Alan and his wife, Julie, were as down to earth and as nice as anyone could be as they told a reporter stories about their son. Listening to Alan, it was clear that while his kid was going to make millions of dollars, Chad wasn’t going to get any special treatment around his house just because he was a pro football player.

Chad hadn’t kept it a secret that 2016 almost certainly would be his last season and that became obvious after the Vikings’ victory over the Chicago Bears in their regular-season finale at U.S. Bank Stadium. Greenway gave an emotional postgame speech to his teammates and was seen surrounded by family and friends outside the locker room.

The sad part was you knew Chad’s one regret had to be that his father could not be part of the day. Alan had died two years earlier, at the young age of 56, after battling leukemia.

Chad addressed the media in the postgame interview room that usually is reserved for coach Mike Zimmer, quarterback Sam Bradford and maybe a star of the game.

“For me it was a day that I cataloged in my memory from the moment I got up to obviously now and enjoyed every minute of it,” Greenway said that day. “That has been my plan since day one of the season. … My plan was to enjoy every moment of this season and let the chips fall and make the decision in a few weeks. That’s what I’m going to do.

“I can tell you I enjoyed every minute of it. I enjoyed every minute with my teammates. This business is so much about relationships and people and teammates and coaches. You don’t realize that until you think about, ‘This could be it.’ Then you start really thinking about it.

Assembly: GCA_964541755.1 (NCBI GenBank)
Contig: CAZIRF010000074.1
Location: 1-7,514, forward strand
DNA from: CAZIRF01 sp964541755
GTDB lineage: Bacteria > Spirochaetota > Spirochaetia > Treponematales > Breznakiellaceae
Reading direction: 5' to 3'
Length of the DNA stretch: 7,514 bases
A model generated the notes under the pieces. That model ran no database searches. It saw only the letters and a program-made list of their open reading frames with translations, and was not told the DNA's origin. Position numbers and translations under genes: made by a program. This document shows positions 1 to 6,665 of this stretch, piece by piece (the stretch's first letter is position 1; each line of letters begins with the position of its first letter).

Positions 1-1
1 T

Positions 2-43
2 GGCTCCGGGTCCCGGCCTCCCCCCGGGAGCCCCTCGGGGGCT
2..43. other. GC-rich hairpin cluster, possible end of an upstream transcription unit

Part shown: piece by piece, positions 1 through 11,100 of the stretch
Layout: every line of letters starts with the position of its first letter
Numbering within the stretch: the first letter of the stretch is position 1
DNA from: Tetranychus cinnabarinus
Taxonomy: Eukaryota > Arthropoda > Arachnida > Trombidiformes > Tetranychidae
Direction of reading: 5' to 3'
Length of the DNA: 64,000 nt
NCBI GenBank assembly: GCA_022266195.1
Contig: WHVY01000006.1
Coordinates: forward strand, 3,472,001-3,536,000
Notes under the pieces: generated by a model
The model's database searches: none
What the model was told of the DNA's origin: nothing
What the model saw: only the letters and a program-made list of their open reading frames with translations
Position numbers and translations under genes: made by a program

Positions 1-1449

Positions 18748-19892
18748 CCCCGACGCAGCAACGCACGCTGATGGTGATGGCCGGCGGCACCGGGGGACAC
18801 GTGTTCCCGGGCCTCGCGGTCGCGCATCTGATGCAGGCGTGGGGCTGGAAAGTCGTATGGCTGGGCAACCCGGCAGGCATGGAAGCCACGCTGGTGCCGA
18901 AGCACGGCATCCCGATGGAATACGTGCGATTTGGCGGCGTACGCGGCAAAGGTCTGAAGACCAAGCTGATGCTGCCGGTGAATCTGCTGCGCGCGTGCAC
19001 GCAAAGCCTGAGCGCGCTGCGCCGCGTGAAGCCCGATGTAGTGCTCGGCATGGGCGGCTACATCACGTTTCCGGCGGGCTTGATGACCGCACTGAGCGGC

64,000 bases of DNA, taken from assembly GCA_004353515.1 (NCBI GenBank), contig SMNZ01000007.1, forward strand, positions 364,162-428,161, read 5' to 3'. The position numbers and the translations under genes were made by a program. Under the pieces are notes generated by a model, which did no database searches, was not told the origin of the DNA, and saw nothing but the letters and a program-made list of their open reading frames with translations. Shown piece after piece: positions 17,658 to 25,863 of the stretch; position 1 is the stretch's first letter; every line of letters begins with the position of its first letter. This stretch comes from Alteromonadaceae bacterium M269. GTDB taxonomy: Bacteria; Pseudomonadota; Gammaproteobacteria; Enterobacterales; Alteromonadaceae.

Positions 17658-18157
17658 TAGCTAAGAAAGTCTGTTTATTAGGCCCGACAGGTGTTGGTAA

“We are going to take some time and officially decide what we are going to do. … I think now I just need some time to get away and my wife and I can make a decision. There’s no coming back in this league. It’s final. I want it to be on my terms and that’s the way I want to do it.”

Greenway will finish his career having appeared in two Pro Bowls (2011 and 2012) and ranked fourth among the Vikings’ all-time leading tacklers, trailing only Studwell, Matt Blair and Jeff Siemon. Greenway’s 18 sacks are third all-time among Vikings’ linebackers — behind Blair (23) and Ed McDaniel (20.5) — and his 11 interceptions are tied for fifth.

Greenway also became known for his off-the-field work in Minnesota and was named the Vikings’ Community Man of the Year in 2011, 2014, 2015 and 2016.

The fact Greenway is retiring, and Peterson is likely to sign elsewhere, will leave defensive end Brian Robison as the only remaining member of the Vikings’ 2009 team that went to the NFC title game.

Before his last game with the Vikings, Greenway was the final player introduced and was shown on the scoreboard near the end of the game for fans to give him a nice sendoff.

“I’m usually the guy that runs out as fast as I can but said, ‘I’m going to take this chance to soak it up a little bit,’ so I thought about those things,” Greenway said. “All the things you know you’re going to miss when you’re done you wanted to cherish and I’ve done that since even training camp. I somehow found a way to enjoy training camp. That’s kind of been my philosophy throughout the year.”

Although he and his family won’t be going anywhere, Greenway will get one last chance to say goodbye on Tuesday.

The post Zulgad: Greenway will finish where he started and that comes as no surprise appeared first on 1500 ESPN Twin Cities.

Source:: 1500 ESPN Sportswire